Review: Labyrinth of Refrain: Coven of Dusk (PS4)

Nippon Ichi’s latest release Labyrinth of Refrain: Coven of Dusk is a first-person dungeon crawler where you play Tractie – that is, the Tractatus de Monstrum – a mysterious book with a soul trapped inside, able to communicate by filling out its pages. Tractie is under the control of a witch named Baba Yaga, or Dronya as she goes by in the village of Refrain. The titular labyrinth is a no-go area for humans, so Dronya decides that Tractie is going to explore on her behalf, and throws it down the well that serves as the entrance to the labyrinth.

You’ll need to report back into Dronya after fulfilling a set requirement in order to progress the game. Early on this is a bit frustrating, as it means you have to abandon your position in the labyrinth to get back, but eventually you’ll learn a skill called Mud Exit which creates a one-use portal to teleport back to, making exploration much easier.

Skills themselves are learned via Witch’s Petition in Dronya’s caravan. These are skills which will aid Tractie in the exploration of the caravan and you use the mana you’ve collected to buy them. These range from the Mud Exit mentioned earlier, to useful EXP stockpiling which gives boosts to earned EXP, difficulty changes, and much more as the game progresses. It’s up to you to spend your mana wisely and decide which skills will benefit you on your quest through the labyrinth. Some skills seem a lot more useful than others, so there’s an element of forward planning. There’s nothing worse than spending all your mana on something which turns out to have no effect on your gameplay, forcing you to farm for more of the skill currency.

Using skills requires Reinforcement Points (RF). You’ll start each journey into the labyrinth with a set amount, making venturing through the labyrinth a somewhat tactical operation. While you can break down walls, doing so will drain RF which you may need later, so it’s important to conserve what you can, lest you fancy a trip back to the caravan to recover.

While exploring the labyrinth, enemies will appear. Battling the enemies in Tractie’s place (because how can a book fight?) are puppet soldiers. You can craft the puppet soldiers across six classes; you’ll need a soul and puppet parts to do so. There’s a degree of customisation when creating puppets which makes it fun to play around with. Across the six classes you can create a male or female puppet, each of which has a number of different skins. You’ll then be able to assign various attributes such as voice, nature, and skill selection, among others. While some of these attributes are fairly self-explanatory, others would benefit from more explanation as to how each will affect the puppet in battle.

Once you’ve created your puppets, you assign them to a coven using pacts. Initially you can only have one puppet per coven, but as you progress through the game and collect different pacts, you’ll be able to assign more puppets to each, meaning you can take more soldiers into battle. Soldiers can then be placed in the rearguard or vanguard of the coven, so the tactical options are vast. Each class and coven have their own strengths and weaknesses, so there’s a lot to play around with until you find a combination that suits the moment.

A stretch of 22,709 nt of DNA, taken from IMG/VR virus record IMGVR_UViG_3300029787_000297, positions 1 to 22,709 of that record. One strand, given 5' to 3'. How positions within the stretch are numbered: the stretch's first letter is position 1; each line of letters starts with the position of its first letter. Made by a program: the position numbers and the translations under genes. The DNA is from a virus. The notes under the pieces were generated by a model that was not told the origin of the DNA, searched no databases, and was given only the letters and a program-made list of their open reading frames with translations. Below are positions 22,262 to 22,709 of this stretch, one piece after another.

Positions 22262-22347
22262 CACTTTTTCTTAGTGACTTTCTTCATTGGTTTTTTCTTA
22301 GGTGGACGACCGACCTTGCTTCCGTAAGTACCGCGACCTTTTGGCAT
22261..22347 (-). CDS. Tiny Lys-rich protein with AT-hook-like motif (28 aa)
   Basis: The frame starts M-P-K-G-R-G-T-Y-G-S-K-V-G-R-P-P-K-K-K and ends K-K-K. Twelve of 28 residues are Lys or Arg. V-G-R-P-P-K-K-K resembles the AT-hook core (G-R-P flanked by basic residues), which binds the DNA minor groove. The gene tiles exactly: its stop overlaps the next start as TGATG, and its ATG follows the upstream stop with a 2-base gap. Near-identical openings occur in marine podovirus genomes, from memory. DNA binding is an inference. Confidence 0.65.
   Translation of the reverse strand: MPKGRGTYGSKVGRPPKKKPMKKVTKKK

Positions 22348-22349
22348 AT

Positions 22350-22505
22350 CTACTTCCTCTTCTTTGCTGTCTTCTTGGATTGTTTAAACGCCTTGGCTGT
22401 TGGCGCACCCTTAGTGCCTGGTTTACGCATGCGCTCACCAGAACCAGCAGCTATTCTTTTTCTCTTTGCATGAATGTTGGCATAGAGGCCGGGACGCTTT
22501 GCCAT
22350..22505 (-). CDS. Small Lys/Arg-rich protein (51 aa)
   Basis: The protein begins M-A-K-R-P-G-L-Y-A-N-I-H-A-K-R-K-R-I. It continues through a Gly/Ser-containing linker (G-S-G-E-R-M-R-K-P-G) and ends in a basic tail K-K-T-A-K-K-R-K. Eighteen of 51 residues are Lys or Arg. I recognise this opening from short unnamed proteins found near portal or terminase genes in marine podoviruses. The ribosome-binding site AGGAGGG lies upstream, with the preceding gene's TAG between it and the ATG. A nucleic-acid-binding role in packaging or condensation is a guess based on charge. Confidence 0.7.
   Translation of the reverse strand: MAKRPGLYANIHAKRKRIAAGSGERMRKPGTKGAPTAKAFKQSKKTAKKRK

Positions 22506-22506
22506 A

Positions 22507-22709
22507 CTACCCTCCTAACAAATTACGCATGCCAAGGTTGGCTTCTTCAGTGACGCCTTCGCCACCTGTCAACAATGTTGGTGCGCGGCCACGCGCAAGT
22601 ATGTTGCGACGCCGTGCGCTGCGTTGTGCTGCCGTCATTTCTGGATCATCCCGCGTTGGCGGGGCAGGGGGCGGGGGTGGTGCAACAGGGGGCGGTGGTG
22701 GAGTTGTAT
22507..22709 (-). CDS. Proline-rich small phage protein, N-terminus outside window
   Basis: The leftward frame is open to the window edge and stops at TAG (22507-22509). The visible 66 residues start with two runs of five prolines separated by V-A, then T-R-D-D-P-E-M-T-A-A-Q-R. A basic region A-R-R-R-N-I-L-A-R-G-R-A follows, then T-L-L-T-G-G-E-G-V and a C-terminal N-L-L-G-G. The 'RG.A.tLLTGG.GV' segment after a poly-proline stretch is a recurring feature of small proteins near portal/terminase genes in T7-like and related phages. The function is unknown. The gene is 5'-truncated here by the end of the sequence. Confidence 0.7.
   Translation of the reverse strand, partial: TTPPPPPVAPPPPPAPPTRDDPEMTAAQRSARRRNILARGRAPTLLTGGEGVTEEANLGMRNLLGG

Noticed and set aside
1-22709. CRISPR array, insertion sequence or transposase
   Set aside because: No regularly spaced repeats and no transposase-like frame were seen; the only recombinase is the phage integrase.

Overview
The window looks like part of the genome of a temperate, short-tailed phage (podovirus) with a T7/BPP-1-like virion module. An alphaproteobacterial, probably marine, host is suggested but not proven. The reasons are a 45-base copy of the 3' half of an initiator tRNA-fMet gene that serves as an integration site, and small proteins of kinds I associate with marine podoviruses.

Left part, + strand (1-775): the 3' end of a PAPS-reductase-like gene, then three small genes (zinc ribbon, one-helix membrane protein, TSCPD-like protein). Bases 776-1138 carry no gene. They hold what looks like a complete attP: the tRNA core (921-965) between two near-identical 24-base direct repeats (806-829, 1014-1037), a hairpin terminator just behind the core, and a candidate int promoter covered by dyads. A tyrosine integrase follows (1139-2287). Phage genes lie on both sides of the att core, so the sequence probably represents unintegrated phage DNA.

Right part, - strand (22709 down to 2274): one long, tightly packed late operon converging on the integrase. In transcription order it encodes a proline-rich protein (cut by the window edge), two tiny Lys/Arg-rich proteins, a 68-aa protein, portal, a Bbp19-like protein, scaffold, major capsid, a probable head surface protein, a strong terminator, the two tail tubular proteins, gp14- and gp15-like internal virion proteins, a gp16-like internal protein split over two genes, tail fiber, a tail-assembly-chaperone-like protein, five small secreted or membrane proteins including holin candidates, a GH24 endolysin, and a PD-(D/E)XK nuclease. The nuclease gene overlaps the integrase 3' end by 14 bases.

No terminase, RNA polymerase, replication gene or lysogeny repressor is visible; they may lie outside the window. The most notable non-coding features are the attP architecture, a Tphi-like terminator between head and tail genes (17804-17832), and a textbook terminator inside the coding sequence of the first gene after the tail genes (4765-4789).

The labyrinth is split into areas connected by antechambers, with each sector having a distinct theme and feel. There’s only a few types of enemies in each area, and this causes things to feel quite repetitive quite quickly. It’s easy to notice a gap in ability between your puppets and the enemy, and it does leave battles feeling like a chore at times as you easily overpower your opponent. Luckily you can have characters automatically attack during the turn-based battle-system with standard attacks by pressing triangle rather than assigning each coven with an action, which does speed things up when things start feeling this way.

The labyrinth map fills out as you explore, and it’s really satisfying to see areas mapped out fully. This becomes addictive, but can also lead to wandering parts of the map you really shouldn’t be in yet.

It’s often unclear how you need to progress the game, which leads to some moments of sheer frustration. Labyrinth of Refrain suffers from poor signposting to a point that it’s just sometimes not fun. By the sheer fact that no enemy is particularly taxing the rest of the time, if you come across a foe that wipes you out then you shouldn’t be where you are – we learned this the hard way repeatedly.

Labyrinth excursions are broken up with a vaguely interesting storyline. None of the characters in Labyrinth of Refrain are particularly likeable; Dronya herself lives up to her witch name, and another rhyming word besides. Her assistant, Luca, is thoroughly annoying, and sometimes it feels like she deserves the mistreatment Dronya throws her way. The host of supporting cast members fare no better, which is a real let down as it’s hard to stay invested in a story where you just don’t like anyone or care about their well-being.

In typical JRPG fashion, there’s a moment early on in the game with some extremely questionable subject matter between Dronya and an oversexed nun. Whilst somewhat expected of the genre, it leaves a sour taste and sets up the tone for the rest of the game.

Conclusion

Labyrinth of Refrain: Coven of Dusk is an altogether fun but often repetitive dungeon crawler let down by its weak cast and uninteresting storyline. Moments spent in the labyrinth dungeons, though initially confusing, are bright spots in an otherwise uninspiring game, giving the opportunity for exploration and presenting an intriguing battle system which allows for plenty of customisation and experimentation.

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